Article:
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Art review: ‘Recent Works by Sheila Cuellar-Shaffer’ at 709 Penn Gallery | TribLIVE.com
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Art review: ‘Recent Works by Sheila Cuellar-Shaffer’ at 709 Penn Gallery

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Sidney Davis | Trib Total Media
'Exodus VIII,' acrylic on canvas from 'Recent Works by Sheila Cuellar-Shaffer,' the artist’s new geometric landscapes exhibit at 709 Penn Gallery in Downtown.
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Sidney Davis | Trib Total Media
'Let Them Stay,' acrylic on canvas from 'Recent Works by Sheila Cuellar-Shaffer,' the artist’s new geometric landscapes exhibit at 709 Penn Gallery in Downtown on Sunday Dec. 21, 2014.
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Sidney Davis | Trib Total Media
'La Primera cita (diptych),' acrylic on canvas from 'Recent Works by Sheila Cuellar-Shaffer,' the artist’s new geometric landscapes exhibit at 709 Penn Gallery in Downtown on Sunday Dec. 21, 2014.
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Sidney Davis | Trib Total Media
'Sin Titulo,' acrylic on canvas from 'Recent Works by Sheila Cuellar-Shaffer,' the artist’s new geometric landscapes exhibit at 709 Penn Gallery in Downtown on Sunday Dec. 21, 2014.
ptrTKARtshaffer05122514
Sidney Davis | Trib Total Media
'Raices,' acrylic on canvas from 'Recent Works by Sheila Cuellar-Shaffer,' the artist’s new geometric landscapes exhibit at 709 Penn Gallery in Downtown on Sunday Dec. 21, 2014.
ptrTKARtshaffer02122514
Sidney Davis | Trib Total Media
'Exodus VIII,' acrylic on canvas from 'Recent Works by Sheila Cuellar-Shaffer,' the artist’s new geometric landscapes exhibit at 709 Penn Gallery in Downtown.
ptrTKARtshaffer04122514
Sidney Davis | Trib Total Media
'Let Them Stay,' acrylic on canvas from 'Recent Works by Sheila Cuellar-Shaffer,' the artist’s new geometric landscapes exhibit at 709 Penn Gallery in Downtown on Sunday Dec. 21, 2014.
ptrTKARtshaffer01122514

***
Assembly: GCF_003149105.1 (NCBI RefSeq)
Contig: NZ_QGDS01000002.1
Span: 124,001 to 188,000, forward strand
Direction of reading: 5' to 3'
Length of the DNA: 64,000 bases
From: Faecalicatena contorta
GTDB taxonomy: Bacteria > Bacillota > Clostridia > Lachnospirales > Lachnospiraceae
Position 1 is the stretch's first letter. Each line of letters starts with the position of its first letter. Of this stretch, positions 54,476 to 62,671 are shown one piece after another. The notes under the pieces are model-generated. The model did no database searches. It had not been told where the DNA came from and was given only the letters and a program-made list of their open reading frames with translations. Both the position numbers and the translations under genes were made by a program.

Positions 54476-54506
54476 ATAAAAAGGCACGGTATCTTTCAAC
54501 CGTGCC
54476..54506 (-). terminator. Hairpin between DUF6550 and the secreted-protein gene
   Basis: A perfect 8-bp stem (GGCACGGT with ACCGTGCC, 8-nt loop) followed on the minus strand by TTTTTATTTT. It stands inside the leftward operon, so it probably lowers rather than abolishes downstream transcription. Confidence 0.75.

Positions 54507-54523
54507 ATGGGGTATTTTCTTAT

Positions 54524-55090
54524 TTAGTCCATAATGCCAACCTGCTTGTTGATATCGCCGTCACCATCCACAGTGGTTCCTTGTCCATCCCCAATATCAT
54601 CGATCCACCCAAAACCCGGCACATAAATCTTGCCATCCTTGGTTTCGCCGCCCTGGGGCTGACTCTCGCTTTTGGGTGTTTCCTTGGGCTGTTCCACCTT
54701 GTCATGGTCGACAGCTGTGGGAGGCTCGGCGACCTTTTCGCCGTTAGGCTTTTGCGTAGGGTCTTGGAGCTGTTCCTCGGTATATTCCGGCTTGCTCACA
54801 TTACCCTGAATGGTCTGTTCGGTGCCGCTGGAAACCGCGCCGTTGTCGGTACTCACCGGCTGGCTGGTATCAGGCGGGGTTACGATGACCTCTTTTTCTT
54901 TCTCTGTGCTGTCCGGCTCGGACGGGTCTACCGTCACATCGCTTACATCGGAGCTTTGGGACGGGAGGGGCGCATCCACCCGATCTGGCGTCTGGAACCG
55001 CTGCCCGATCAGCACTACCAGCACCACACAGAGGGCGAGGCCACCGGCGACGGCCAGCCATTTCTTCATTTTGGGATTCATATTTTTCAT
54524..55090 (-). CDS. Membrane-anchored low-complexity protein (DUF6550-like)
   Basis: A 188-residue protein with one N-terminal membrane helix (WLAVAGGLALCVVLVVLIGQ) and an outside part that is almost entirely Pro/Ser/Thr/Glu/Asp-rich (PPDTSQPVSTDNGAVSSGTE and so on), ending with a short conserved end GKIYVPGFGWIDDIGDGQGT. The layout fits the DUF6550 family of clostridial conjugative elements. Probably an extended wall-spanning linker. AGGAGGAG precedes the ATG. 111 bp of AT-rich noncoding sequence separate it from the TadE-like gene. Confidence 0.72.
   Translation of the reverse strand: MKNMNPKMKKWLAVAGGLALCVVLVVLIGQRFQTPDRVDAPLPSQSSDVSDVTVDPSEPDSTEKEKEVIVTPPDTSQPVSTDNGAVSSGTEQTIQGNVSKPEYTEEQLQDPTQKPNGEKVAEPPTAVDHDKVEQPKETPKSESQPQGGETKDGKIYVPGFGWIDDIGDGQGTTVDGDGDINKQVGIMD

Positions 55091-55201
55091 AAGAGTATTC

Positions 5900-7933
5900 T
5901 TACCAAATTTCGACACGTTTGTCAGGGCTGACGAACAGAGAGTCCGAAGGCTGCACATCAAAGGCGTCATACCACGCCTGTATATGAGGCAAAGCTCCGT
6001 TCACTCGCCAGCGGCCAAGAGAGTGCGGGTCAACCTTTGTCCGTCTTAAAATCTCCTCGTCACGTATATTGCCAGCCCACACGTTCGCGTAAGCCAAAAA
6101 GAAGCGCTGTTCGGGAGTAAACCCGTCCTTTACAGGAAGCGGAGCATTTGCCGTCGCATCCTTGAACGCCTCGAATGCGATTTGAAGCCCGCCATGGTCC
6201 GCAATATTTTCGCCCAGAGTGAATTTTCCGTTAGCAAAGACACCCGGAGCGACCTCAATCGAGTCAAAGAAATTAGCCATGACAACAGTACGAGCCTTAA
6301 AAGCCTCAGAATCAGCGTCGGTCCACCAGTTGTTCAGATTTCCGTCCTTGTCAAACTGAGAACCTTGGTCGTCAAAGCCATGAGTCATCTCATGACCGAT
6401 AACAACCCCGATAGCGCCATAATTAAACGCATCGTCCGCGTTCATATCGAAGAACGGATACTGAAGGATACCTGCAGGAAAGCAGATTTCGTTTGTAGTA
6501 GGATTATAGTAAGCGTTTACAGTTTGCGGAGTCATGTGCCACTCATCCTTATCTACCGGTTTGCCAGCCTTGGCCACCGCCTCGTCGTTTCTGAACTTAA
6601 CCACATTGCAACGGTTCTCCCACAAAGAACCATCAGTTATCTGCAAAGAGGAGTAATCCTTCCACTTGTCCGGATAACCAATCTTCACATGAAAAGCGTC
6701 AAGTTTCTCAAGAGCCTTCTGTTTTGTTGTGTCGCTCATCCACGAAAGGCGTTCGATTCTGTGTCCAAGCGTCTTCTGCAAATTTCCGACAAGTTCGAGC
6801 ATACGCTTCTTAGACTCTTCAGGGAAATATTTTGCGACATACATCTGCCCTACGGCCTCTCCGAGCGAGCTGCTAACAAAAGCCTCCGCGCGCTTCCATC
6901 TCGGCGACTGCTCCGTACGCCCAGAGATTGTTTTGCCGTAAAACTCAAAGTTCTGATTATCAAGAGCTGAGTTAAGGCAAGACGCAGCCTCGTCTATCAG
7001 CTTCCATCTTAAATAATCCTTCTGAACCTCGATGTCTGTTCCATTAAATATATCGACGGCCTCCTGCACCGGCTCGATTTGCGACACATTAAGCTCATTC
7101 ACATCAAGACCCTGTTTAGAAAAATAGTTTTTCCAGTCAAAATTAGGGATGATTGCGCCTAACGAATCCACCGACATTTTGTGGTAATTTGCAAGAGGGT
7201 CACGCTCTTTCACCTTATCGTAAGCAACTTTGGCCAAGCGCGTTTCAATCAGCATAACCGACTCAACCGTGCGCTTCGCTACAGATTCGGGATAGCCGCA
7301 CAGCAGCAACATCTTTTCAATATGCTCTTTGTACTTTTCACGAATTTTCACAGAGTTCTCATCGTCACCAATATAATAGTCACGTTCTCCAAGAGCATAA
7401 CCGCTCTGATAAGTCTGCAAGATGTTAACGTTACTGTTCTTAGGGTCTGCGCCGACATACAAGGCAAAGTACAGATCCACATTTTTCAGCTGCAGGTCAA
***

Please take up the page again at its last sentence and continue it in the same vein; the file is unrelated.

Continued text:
Sidney Davis | Trib Total Media
'La Primera cita (diptych),' acrylic on canvas from 'Recent Works by Sheila Cuellar-Shaffer,' the artist’s new geometric landscapes exhibit at 709 Penn Gallery in Downtown on Sunday Dec. 21, 2014.
ptrTKARtshaffer03122514
Sidney Davis | Trib Total Media
'Sin Titulo,' acrylic on canvas from 'Recent Works by Sheila Cuellar-Shaffer,' the artist’s new geometric landscapes exhibit at 709 Penn Gallery in Downtown on Sunday Dec. 21, 2014.
ptrTKARtshaffer05122514
Sidney Davis | Trib Total Media
'Raices,' acrylic on canvas from 'Recent Works by Sheila Cuellar-Shaffer,' the artist’s new geometric landscapes exhibit at 709 Penn Gallery in Downtown on Sunday Dec. 21, 2014.

More than two dozen semi-abstract paintings by Columbian-born artist Sheila Cuellar-Shaffer of Hempfield fill the Pittsburgh Cultural Trust‘s 709 Penn Gallery, Downtown, with color and context.

From the largest works on display, such as “Let Them Stay,” which is a response to recent news of Latin American children emigrating to the United States, to the smallest, pieces from her “Exodus” series, which concerns the immigrant experience in general, each piece is full of symbolism and meaning for the artist, who herself is an immigrant.

“I like to work in layers,” says Cuellar-Shaffer, and she means that literally and figuratively, imbuing each with a sense of her history, given her background in interior architecture and graphic design. Psychology, architecture and interior architecture have all found their way into these recent works.